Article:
From the Dean

From the Dean

Professor Houmin Yan

Over the years the Hong Kong accountancy profession has become a by-word for integrity, transparency and due process. Traditionally, the insistence on an accurate "bottom line" was all about the nitty gritty of financial profit and loss. Nowadays, the demands for greater accountability, morphing with ever-more-urgent demands for greater environmental sustainability, and the ongoing technological revolutions of our times are resulting in a "new bottom line." We tell the story of how the new approach is impacting the accountancy profession from multiple perspectives.

In Roadmap boosts convergence of global accountancy standards, Professor Jeong-Bon Kim, Chair Professor and Head of the Department of Accountancy, describes how changes in accountancy procedures have been integral to China's successful integration into the global economy, helping to create an internationally recognised standard for the bottom line.

From another perspective, CSR – Entering the mainstream, by Dr Yangxin Yu, shows how the global shift towards corporate social responsibility has enlarged the scope of financial reporting as it gets integrated into quarterly and annual reporting.

In Rolling back "too big to fail," Dr Zilong Zhang details how increased accountability has been brought to bear on state-owned enterprises in China. Following a series of SOE defaults, investors can no longer cling to the old belief in implicit government guarantees.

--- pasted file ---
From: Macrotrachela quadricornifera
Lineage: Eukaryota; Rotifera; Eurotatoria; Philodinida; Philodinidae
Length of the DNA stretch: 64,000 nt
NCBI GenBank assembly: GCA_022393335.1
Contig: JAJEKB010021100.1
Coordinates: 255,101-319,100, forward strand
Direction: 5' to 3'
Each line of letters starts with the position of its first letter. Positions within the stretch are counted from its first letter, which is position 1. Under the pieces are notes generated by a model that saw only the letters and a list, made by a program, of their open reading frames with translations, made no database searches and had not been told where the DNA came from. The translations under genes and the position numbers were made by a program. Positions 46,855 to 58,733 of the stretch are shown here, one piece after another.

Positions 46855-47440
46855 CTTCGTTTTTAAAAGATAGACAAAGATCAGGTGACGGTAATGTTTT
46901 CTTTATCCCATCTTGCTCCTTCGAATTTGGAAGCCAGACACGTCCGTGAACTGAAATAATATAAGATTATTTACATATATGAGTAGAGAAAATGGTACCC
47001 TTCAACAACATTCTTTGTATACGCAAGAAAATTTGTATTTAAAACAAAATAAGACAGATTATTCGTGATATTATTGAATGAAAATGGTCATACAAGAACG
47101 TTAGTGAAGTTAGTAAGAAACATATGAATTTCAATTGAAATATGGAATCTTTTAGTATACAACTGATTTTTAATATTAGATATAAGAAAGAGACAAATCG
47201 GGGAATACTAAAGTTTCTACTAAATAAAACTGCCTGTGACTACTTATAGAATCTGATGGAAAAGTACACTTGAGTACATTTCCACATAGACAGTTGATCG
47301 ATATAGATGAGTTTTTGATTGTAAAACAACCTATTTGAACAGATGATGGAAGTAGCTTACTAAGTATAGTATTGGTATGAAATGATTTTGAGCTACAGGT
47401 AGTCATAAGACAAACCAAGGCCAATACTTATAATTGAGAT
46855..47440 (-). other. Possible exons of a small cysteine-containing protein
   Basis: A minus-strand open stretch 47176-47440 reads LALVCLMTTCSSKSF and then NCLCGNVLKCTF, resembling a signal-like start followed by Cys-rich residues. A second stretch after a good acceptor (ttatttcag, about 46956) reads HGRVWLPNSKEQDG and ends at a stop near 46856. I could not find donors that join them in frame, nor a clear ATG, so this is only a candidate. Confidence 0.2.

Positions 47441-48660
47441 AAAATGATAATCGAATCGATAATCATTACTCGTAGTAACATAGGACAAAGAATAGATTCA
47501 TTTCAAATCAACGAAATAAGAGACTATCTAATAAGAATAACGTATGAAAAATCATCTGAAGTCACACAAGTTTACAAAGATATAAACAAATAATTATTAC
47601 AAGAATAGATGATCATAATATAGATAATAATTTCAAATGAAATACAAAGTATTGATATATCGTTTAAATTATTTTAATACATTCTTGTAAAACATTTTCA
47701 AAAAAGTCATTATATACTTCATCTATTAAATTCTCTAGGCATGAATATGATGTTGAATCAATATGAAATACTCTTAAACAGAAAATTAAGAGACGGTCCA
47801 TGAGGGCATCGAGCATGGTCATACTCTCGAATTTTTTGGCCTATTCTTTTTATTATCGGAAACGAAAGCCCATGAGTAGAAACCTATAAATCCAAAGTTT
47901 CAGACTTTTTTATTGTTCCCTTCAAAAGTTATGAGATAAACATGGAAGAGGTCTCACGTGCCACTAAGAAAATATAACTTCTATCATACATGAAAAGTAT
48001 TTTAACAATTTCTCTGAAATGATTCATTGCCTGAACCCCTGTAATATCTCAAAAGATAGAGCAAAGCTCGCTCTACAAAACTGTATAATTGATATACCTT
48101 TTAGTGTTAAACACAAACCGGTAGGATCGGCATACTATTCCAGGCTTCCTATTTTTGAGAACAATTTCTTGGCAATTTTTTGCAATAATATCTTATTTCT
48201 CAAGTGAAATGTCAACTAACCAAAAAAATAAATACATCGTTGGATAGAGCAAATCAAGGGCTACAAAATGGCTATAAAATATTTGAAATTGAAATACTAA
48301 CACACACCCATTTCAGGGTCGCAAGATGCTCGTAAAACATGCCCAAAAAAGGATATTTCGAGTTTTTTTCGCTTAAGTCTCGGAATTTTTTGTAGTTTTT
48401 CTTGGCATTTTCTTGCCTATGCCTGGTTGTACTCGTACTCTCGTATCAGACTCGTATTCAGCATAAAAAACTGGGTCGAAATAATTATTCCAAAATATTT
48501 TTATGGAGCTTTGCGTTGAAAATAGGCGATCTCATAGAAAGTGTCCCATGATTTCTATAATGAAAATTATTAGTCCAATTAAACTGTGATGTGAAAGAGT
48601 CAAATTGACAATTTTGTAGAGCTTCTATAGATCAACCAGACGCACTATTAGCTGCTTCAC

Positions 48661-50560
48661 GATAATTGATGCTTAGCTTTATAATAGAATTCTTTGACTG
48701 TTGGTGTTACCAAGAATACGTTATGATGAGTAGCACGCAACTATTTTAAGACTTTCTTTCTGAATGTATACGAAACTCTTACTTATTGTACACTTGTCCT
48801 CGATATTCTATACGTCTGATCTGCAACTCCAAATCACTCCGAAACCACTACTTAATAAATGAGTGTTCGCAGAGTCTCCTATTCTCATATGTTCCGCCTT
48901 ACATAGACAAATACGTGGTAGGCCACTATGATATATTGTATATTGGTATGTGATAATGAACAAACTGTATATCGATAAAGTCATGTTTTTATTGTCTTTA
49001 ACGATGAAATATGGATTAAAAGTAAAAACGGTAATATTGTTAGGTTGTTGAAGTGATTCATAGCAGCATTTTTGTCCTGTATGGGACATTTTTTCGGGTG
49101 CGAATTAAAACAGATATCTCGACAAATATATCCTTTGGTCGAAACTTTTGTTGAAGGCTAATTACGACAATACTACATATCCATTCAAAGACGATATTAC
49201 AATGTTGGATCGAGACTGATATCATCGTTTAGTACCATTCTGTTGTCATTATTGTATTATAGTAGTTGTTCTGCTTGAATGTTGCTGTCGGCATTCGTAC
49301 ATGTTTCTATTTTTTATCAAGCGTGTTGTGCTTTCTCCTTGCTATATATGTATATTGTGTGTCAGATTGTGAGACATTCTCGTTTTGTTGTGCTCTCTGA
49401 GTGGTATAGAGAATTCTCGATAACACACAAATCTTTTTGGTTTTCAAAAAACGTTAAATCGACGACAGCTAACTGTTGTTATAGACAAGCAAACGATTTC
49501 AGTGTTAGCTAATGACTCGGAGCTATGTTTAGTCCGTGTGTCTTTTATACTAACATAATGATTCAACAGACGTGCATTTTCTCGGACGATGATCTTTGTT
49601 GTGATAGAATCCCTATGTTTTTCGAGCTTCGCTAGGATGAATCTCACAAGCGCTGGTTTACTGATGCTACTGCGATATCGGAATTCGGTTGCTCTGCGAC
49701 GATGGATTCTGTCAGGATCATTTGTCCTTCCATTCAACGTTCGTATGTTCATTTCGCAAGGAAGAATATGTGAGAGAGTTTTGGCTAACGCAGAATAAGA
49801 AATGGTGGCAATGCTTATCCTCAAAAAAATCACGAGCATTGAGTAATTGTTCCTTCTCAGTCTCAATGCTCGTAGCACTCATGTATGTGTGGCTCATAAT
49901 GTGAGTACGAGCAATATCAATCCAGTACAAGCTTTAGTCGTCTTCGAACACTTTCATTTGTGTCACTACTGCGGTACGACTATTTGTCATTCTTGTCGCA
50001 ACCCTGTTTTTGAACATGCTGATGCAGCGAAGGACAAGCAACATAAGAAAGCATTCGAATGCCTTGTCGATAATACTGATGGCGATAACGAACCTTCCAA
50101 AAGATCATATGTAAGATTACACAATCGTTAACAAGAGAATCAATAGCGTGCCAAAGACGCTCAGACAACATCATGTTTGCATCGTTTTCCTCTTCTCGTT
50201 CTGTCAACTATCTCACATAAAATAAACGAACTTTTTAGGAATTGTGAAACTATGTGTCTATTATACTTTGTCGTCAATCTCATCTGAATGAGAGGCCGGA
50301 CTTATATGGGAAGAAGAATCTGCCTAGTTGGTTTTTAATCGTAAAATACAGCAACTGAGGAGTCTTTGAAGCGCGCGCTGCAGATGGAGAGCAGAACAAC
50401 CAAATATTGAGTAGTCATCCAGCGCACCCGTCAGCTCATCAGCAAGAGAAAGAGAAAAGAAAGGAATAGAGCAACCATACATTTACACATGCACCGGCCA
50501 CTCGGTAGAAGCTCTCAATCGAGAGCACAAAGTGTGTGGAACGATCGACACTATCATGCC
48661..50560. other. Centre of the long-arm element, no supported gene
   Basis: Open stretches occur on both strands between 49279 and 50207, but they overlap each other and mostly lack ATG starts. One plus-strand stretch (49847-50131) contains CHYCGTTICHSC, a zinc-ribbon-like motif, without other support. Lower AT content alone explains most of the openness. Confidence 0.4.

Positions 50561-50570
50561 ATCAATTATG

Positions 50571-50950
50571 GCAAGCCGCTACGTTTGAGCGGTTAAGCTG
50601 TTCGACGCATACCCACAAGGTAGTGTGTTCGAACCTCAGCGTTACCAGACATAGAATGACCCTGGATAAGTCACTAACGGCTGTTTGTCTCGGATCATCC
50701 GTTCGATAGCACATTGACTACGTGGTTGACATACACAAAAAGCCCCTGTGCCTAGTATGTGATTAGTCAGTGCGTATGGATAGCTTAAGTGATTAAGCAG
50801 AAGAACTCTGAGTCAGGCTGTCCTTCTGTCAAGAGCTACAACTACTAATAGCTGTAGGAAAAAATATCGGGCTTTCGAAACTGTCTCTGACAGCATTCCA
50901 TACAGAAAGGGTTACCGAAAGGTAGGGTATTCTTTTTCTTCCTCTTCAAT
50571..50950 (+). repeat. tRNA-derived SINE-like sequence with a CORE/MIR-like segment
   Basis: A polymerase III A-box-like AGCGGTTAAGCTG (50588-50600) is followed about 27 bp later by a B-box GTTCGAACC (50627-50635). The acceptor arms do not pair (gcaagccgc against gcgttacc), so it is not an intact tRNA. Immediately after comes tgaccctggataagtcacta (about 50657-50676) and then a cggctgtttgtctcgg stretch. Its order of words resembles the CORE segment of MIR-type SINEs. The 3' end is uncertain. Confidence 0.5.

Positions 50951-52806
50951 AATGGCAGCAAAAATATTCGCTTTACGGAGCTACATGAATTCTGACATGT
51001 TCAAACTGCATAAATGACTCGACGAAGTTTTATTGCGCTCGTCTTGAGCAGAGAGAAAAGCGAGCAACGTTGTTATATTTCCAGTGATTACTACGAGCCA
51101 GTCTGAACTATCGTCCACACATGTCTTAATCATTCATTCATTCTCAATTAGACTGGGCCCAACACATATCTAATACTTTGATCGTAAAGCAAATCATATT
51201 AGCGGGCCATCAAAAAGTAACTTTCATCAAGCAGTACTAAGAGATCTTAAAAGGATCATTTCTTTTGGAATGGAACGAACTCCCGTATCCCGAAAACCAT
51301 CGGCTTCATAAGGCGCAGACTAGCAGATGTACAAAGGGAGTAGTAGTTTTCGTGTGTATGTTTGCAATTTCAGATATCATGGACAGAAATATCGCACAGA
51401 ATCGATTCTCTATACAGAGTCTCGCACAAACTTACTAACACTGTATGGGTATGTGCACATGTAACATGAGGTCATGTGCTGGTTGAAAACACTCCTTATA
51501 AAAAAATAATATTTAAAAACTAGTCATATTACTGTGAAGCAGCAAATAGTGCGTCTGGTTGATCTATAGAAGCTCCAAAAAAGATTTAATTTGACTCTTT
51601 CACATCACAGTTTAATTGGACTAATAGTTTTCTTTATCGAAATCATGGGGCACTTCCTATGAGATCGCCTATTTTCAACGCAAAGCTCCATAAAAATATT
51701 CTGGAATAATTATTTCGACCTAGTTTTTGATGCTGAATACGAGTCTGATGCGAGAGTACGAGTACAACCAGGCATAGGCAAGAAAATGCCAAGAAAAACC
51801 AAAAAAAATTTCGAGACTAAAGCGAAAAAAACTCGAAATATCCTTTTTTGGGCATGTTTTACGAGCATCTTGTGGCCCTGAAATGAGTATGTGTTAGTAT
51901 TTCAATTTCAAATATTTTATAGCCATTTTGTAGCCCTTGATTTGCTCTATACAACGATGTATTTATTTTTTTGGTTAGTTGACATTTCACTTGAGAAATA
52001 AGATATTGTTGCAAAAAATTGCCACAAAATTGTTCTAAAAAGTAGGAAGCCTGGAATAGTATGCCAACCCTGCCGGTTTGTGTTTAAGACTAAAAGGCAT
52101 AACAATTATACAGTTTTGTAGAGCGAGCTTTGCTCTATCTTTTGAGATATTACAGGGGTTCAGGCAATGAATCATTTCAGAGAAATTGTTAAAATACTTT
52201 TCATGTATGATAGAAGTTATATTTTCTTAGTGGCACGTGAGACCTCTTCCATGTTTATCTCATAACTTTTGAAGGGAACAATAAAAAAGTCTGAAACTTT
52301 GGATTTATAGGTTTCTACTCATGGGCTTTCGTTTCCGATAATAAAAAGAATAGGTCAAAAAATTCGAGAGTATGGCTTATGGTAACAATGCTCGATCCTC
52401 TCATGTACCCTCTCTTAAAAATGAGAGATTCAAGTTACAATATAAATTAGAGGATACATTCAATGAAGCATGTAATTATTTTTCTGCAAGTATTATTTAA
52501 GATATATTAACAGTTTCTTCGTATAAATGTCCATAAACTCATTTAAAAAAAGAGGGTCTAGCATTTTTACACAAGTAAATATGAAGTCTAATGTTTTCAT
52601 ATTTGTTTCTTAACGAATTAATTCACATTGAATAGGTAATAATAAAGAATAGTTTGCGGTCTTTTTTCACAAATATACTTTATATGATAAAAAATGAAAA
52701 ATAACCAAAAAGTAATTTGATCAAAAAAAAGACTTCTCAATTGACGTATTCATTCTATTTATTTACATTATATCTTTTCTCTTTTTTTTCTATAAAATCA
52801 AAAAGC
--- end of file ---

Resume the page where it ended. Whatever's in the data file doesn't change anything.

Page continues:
Dr Sidney Leung, and Professor Phyllis Mo describe How social enterprises are facing the challenge of sustainability. Given the relatively poor track record of Hong Kong SEs in financial sustainability, here the bottom line has to be redrawn to embrace dual investment objectives, that are both financially as well as socially-driven.

The impact of new technology on accountancy features heavily in this issue. Dr Xiaoli Hu and Dr Wenfeng Wang look at New technologies and the future of accounting, including the way in which the profession will have to adapt to the use of unstructured data. In this way, new technology allows the bottom line to be expanded and redrawn to embrace a wealth of hitherto uncaptured granular data.

Just when we were beginning to fear that AI is pushing human beings out of the picture, Professor Jeong-Bon Kim puts us back centre stage in Seeing is believing? Executives' facial trustworthiness, auditor tenure, and audit fees, and asks what the implications are for personalised trust in business accounting and auditing settings.

Finally, back to technology. Corporates are now typically sharing technological platforms across supply-chain and product market sectors and this brings leveraging opportunities to the accountancy profession. Dr Bing Li analyses How technology knowledge spillovers are transforming the audit profession whilst Dr Stephen Sun shows how technology links among companies can indicate predictable (and highly profitable) returns.

I would also like to mention that our CityU MBA programme has entered the Financial Times' 2020 MBA top-100. My congratulations go to Director Professor Kevin Chiang, and all members of his dedicated team who have put in such a tremendous effort since the programme's relaunch in 2013.

I do hope you enjoy this vibrant and many-faceted exploration of the "new bottom line," and the many innovative contributions from our colleagues in the Department of Accountancy.

Houmin Yan
Acting Dean